Covid-19 vaccines should be distributed equally – as should all medicine, says Maral Aghababai, student at the Faculty of Health, Medicine and Life sciences and member of Universities Allied for Essential Medicines Maastricht in this opinion article.
For the past year, we have all been living in a pandemic that has affected our lives daily. The numbers of new Covid cases are declining, yet a vaccine is the only solution to ensure public safety and implement normality again.
Fortunately, after a year of uncertainty and hope for a cure, a vaccine has been developed with almost no safety risks. However, it has been shown that the vaccine is mostly beneficial for high-income countries. One of the reasons for this is the transport of the vaccine, which poses a global issue. The vaccine must be transported in extremely low-temperature conditions. Low-income countries would have to build facilities to store the vaccine, which is almost impossible given the lack of resources. Whereas high-income countries buy vast quantities of vaccines and stockpile them because they have the means to do so. Forty-two countries have already purchased the Covid-19 vaccine, most of which are high-income countries, while no low-income country has yet started a vaccination program, according to the World Health Organization.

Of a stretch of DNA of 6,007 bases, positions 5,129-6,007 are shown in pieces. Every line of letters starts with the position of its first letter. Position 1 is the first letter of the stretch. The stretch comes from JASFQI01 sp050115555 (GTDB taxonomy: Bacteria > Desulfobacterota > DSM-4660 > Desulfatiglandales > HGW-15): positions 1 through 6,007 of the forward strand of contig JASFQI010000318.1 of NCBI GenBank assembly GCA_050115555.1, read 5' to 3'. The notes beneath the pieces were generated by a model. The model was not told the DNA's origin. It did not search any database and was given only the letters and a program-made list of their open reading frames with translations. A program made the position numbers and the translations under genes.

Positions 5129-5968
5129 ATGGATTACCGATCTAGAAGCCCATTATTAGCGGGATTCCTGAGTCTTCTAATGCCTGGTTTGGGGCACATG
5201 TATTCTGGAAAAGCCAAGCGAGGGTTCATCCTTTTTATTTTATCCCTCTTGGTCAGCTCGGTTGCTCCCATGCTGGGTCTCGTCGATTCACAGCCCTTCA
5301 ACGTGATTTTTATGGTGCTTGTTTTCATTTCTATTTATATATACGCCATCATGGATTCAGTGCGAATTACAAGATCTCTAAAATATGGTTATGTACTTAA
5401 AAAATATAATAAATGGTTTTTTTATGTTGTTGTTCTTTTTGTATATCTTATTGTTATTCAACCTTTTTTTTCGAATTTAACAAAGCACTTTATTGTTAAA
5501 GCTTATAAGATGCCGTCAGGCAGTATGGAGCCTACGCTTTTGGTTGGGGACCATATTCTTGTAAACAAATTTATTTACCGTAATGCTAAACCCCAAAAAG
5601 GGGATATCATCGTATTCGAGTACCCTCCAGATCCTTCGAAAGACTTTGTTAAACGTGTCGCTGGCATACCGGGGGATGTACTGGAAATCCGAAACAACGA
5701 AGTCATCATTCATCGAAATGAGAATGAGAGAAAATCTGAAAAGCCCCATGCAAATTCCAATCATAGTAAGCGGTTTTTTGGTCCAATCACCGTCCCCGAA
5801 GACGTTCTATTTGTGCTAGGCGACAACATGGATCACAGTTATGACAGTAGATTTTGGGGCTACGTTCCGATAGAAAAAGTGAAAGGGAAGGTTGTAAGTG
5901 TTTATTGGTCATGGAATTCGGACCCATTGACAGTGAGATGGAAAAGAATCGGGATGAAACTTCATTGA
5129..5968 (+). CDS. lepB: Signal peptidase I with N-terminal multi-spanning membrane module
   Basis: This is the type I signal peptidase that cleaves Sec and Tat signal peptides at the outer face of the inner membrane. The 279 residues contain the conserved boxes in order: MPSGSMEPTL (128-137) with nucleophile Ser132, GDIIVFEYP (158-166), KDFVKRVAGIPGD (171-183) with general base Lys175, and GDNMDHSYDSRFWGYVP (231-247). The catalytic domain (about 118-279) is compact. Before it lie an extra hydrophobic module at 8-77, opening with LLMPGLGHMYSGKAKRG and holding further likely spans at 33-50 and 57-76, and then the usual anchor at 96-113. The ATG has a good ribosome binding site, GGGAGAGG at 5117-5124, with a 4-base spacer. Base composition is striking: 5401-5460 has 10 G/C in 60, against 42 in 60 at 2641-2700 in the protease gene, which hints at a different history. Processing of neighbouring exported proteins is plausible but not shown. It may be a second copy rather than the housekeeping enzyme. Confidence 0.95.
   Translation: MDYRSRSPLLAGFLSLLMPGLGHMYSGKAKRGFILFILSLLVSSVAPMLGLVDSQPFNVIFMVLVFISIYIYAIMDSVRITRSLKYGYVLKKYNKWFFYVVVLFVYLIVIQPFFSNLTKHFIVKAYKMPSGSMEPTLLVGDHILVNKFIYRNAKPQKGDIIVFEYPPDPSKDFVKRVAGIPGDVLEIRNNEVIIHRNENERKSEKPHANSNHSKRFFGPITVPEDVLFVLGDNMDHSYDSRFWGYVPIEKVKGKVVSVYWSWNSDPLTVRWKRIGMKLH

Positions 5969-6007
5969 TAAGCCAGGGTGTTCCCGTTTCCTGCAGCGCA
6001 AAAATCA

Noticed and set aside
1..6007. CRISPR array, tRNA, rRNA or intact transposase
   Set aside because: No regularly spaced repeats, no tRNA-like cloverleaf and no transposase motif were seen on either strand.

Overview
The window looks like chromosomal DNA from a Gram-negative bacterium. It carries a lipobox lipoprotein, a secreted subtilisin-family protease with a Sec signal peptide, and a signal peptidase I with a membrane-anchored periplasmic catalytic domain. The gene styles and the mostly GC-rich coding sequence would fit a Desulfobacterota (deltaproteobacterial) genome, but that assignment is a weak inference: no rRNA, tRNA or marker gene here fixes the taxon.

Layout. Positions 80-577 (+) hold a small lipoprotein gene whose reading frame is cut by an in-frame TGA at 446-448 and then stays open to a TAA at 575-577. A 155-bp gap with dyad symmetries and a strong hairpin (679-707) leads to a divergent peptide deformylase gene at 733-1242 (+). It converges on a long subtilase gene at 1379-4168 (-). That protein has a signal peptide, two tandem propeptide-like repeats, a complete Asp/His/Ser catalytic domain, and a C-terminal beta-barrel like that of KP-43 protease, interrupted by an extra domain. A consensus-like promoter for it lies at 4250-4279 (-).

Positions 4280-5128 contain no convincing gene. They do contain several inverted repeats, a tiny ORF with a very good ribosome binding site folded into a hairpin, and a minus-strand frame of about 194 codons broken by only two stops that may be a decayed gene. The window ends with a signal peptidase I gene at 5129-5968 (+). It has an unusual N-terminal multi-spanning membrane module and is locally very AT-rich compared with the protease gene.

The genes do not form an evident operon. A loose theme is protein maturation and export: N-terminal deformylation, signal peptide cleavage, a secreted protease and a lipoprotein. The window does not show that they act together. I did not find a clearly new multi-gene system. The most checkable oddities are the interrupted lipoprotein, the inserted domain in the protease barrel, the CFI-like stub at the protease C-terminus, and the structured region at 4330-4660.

While medicine for the safety and health of humanity should be seen as a necessity and not a profit, many countries have not agreed. Vaccination nationalism will continue and eventually increase if no changes are made.
We need to raise our voices and draw a clear line that medicines should be distributed according to need and follow equality, not according to who pays the most.
Together with our university, we want to motivate more students and do more research to work on this global issue. Thus, if you are interested in getting involved in improving the medical situation, you can visit our Facebook page: UAEM- Maastricht and Instagram page: uaem.maastricht and send us a message.